The irony is grim and inescapable. In 2003, tens of thousands of Georgians took to the streets of the capital, Tbilisi, to protest against the corrupt regime of President Eduard Shevardnadze. A young US-educated reformer called Mikheil Saakashvili was swept into power on the back of this wave of popular disaffection. The "Rose revolution" was hailed in Western capitals as a triumph for democracy.
Four years on, vast crowds of Georgians have again taken to the streets, but this time to protest against the perceived corruption of President Saakashvili's administration. Yet instead of handing over power like his predecessor, Mr Saakashvili has suppressed the demonstrations with riot police and declared a state of emergency. He has acceded to the demands of the protesters to hold early elections, but dissent has very visibly been silenced. So is this a case of a revolution devouring its own children; of a once-feted liberator turning oppressor?
In this complex and violent part of the world, context is important. As is the case in all the fragments of the former Soviet Union, huge disparities of wealth have grown up between the richest and the poorest, making politics a combustible affair. And then there is the disruptive presence of a belligerent Russia on Georgia's doorstep to consider. Relations between the two countries have been in the deep freeze since 2003, when the pro-Moscow President Shevardnadze was ejected from power. Georgia's plans to host a Western oil pipeline from the Caspian, its push to regain sovereignty over two breakaway pro-Russian regions, Abkhazia and South Ossetia, and concerted attempts to join Nato have all irritated the Kremlin. And Moscow's response has certainly been grossly disproportionate. Transport links have been cut. The price of gas exports to its southern neighbour has been ruthlessly hiked up. Last year, Russia even expelled a large number of Georgians living on its territory and imposed a blockade on Georgian food exports. There has also been credible evidence of Russian interference within Georgia itself. So President Saakashvili's claims that "Russian special services" are behind the latest unrest should not be dismissed out of hand.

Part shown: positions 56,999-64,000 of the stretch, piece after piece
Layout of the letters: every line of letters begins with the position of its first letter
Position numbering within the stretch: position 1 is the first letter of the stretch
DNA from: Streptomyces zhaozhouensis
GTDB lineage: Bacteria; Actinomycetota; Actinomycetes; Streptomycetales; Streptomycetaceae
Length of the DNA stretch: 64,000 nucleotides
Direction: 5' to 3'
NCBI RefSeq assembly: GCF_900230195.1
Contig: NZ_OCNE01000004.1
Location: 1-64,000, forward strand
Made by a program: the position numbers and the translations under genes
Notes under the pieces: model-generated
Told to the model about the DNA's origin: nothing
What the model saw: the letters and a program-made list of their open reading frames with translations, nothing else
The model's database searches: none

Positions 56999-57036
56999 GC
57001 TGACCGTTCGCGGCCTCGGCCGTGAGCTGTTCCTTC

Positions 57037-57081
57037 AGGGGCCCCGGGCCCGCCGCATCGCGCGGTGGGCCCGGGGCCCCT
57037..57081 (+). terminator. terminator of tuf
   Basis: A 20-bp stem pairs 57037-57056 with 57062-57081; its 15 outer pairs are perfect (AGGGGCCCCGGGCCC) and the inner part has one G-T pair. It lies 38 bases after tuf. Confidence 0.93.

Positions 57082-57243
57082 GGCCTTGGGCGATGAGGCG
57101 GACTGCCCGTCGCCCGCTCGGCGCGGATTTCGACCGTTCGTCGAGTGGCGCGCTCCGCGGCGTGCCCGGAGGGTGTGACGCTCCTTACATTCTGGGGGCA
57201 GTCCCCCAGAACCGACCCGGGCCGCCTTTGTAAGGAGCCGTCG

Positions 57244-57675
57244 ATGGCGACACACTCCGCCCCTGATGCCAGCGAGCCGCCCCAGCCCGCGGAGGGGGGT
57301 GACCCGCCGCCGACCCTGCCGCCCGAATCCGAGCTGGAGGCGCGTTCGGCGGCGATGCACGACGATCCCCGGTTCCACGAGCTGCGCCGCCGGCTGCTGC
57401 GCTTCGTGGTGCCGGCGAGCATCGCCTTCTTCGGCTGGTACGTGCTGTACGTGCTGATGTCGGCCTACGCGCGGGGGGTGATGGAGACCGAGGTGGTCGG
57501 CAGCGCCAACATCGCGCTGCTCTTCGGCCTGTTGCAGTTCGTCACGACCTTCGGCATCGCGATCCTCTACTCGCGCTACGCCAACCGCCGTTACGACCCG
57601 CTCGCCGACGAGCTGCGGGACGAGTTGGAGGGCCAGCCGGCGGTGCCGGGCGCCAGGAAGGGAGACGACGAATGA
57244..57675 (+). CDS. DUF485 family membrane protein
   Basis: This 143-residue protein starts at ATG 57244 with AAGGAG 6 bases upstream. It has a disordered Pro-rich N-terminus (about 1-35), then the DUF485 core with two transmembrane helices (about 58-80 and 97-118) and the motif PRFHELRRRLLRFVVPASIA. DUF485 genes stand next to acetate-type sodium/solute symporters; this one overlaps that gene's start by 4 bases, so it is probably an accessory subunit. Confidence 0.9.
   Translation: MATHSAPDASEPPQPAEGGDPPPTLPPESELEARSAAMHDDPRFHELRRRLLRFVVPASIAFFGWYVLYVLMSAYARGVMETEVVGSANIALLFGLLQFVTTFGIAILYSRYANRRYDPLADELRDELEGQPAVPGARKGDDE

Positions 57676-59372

But there are a number of problems with this justification for the imposition of a state of emergency. Deep as Russia's influence may go in Georgia, it is difficult to believe that Moscow alone was able to bring some 50,000 protesters on to the streets. There is clearly a large degree of popular discontent in Georgia, irrespective of Moscow's meddling. And it is possible to see why. Mr Saakashvili has managed to increase tax revenues, clamp down on local-level corruption, and has embarked on reform of the public sector. But complaints that the president has himself been prepared to disregard the rule of law to achieve his ends have been multiplying. The vast sums that have been poured into the defence budget also show a distinctly questionable sense of priorities for a supposedly socially-reforming government. But most damaging of all is the heavy-handed response of the government to these protests. Even Georgia's human rights ombudsman was among those beaten by police this week. This is not the behaviour of a democratic regime.
For now, President Saakashvili can still rely on the goodwill of the West. But that support is dependent on maintaining the rule of law, even in the face of outside provocation. After his blunder in declaring a state of emergency, Mr Saakashvili made the right decision in bringing forward elections. But those polls must take place on time, and without interference. Otherwise, the president's democratic credentials will surely be damaged beyond repair.